Distance to the Sun (km) 0

The Solar System

True to scale

The Solar System is huge, and the distances are beyond our imagination. This website aims to give an impression of the vast space with all distances and graphical representations of the Sun, planets and moons in a proper relative scale. All sizes are calculated based on the diameter of the Sun of 720 pixels. Your path through the Solar System is accompanied by facts and trivia. If you get tired of scrolling or if you are in a hurry, there will be shortcuts after Mars.

The Sun

The Sun is the star at the center of our Solar System. It is the largest object and contains 99.86 percent of the total mass of the Solar System. Its gravity holds the Solar System together, keeping everything from the biggest planets to the smallest bits of debris in orbit around it. The Sun is composed of 92.1 percent hydrogen, 7.8 percent helium and 0.1 percent other elements. It is held together by gravitational attraction, producing immense pressure and temperature. At its core, the temperature is about 15 million degrees Celsius, which is sufficient to sustain thermonuclear fusion. The temperature at the surface is about 5,500 degrees Celsius. The outer atmosphere of the Sun, the corona, extends thousands of kilometers above the surface, gradually transforming into the solar wind that flows outward through our Solar System. The temperature increases with altitude, reaching as high as 2 million degrees Celsius. The source of this heating is a scientific mystery as temperature is expected to drop the further it gets from the source.

The Life and Death of the Sun

The Sun formed about 4.6 billion years ago from the collapse of a giant molecular cloud that consisted mostly of hydrogen and helium. Scientific studies indicate that one or more supernovae of prior stars must have occurred near the location where the Sun formed. The Sun is in the main-sequence stage right now, slowly using up its hydrogen fuel. In about 5 billion years, the Sun will run out of hydrogen and expand to a red giant, where it consumes the inner planets, the Earth included. Finally, it will eject its outer layers and shrink back to a tiny white dwarf, a stellar core remnant.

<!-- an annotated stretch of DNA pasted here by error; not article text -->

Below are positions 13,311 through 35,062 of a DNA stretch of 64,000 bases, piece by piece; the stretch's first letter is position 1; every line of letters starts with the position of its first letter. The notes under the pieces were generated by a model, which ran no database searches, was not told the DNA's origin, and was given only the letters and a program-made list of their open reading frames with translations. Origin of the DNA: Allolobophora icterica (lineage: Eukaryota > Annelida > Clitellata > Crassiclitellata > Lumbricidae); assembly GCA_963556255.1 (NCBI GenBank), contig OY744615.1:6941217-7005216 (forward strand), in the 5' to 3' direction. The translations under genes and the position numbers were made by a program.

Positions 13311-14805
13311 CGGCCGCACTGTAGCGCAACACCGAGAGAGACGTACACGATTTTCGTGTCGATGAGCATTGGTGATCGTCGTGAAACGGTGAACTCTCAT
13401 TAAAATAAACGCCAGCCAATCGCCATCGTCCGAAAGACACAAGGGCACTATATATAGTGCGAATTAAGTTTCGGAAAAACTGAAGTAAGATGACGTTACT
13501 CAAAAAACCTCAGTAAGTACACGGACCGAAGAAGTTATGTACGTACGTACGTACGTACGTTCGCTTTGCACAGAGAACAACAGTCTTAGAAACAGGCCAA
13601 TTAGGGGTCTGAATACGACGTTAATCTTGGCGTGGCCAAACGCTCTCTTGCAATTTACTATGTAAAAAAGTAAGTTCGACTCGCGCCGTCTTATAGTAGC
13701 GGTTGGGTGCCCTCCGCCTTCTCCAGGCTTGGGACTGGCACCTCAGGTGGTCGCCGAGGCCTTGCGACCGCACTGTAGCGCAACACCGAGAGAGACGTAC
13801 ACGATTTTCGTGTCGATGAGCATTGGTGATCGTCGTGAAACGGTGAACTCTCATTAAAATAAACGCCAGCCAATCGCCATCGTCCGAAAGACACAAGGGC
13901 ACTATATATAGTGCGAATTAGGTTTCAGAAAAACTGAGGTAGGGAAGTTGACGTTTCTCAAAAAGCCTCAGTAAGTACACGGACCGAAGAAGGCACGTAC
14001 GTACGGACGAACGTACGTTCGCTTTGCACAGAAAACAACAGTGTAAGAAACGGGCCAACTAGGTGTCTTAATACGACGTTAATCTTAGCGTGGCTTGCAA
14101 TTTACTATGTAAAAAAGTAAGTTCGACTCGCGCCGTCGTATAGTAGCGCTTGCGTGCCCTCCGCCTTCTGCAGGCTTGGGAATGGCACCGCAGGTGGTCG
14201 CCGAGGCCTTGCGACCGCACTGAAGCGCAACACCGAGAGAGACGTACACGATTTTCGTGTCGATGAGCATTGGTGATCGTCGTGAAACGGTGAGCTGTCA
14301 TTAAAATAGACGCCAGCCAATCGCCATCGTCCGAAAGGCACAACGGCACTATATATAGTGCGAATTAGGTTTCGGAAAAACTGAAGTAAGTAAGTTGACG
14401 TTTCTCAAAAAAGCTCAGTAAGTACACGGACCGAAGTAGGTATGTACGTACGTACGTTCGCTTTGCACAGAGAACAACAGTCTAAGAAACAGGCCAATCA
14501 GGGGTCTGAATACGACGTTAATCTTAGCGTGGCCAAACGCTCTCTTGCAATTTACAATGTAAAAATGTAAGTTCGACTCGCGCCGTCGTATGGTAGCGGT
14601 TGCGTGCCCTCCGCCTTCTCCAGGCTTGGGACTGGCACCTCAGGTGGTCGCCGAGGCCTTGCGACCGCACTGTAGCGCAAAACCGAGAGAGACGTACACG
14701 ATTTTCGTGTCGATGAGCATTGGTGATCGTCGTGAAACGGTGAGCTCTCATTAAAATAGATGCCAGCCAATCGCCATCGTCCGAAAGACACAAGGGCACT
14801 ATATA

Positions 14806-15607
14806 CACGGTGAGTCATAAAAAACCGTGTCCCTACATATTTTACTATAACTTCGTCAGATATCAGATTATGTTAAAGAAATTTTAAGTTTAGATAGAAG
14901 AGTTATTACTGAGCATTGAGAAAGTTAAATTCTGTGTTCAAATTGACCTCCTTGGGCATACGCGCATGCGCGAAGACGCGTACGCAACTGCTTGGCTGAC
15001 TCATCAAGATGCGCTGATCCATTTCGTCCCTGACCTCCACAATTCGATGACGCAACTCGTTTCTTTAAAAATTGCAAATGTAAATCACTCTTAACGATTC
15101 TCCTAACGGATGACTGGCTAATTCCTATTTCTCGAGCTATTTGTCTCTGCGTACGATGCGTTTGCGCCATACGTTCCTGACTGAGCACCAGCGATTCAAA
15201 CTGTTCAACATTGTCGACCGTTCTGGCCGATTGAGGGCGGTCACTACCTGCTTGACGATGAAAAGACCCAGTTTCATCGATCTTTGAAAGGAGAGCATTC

The Solar System

The Solar System is located in the Milky Way, a spiral galaxy containing more than 100 billion stars. The System resides in one of the Milky Way's outer spiral arms, known as the Orion Arm, which contains most of the visible stars in the night sky, and is about 26,660 light-years away from the Galactic Center. It is more or less flat in terms of the planetary rotations, with the major planets all orbiting in a very thin plane surrounding the Sun. There is no universally accepted definition of how far the Solar System extends. A preferred model defines the true size of the Solar System by the reach of its gravity; how far away an object can still be said to orbit the Sun. This is about 2 light-years, or almost half the distance from the Sun to the nearest star, Proxima Centauri.

1 Light Minute

The Sun's light takes about one minute to reach this point. A light minute expresses the distance light travels in a vacuum in one minute, which is approximately 18 million kilometers.

The Interplanetary Medium

The vast majority of the Solar System consists of a near-vacuum known as the interplanetary medium. It includes electromagnetic radiation, microscopic dust particles, magnetic fields, and hot plasma - charged particles, mostly protons and electrons, which stream from the Sun, called the solar wind. The interplanetary medium stops at the heliopause. The heliopause is the theoretical boundary where the Sun's solar wind is stopped by the interstellar medium.

The Planets

A planet is an astronomical object that is in orbit around the Sun, has sufficient mass to assume hydrostatic equilibrium (a nearly round shape), and has "cleared the neighbourhood" around its orbit. "Clearing the neighbourhood" describes the object becoming gravitationally dominant such that there are no other objects of comparable size other than its natural satellites or those otherwise under its gravitational influence. There are eight known planets in the Solar System: Mercury, Venus, Earth, Mars, Jupiter, Saturn, Uranus, and Neptune. A non-satellite object fulfilling only the first two of these criteria is classified as a dwarf planet. Currently there are five objects accepted as dwarf planets: Ceres, Pluto, Eris, Makemake, and Haumea.

The Closest Planet

Slow down, you are approaching the closest planet to the Sun, Mercury.


Where is Mercury? Look closely, it's there. Just 1 pixel. Mercury is the smallest planet in the Solar System and the closest to the Sun. It is one of the most extreme worlds in our Solar Systems. Temperatures on Mercury's surface can reach 430 degrees Celsius. Because the planet has no atmosphere to retain that heat, nighttime temperatures on the Mercury's surface can drop to -180 degrees Celsius. Despite these temperatures, the existence of water ice and even organic molecules has been confirmed on Mercuryโ€™s surface. The surface resembles that of Earth's Moon, scarred by many impact craters resulting from collisions with meteoroids and comets.

The Nomenclature

Most planets of our Solar System are named after Roman gods. Mercury is named after the Roman god of commerce, Venus is the Roman goddess of love and beauty, Mars is the Roman god of war, Jupiter is the Roman king of gods of the divine pantheon, Saturn is the Roman god of wealth and agriculture, and Neptune is the Roman god of the sea. The name of Uranus references the ancient Greek deity of the sky. It is the only planet whose name is derived from a figure of Greek mythology.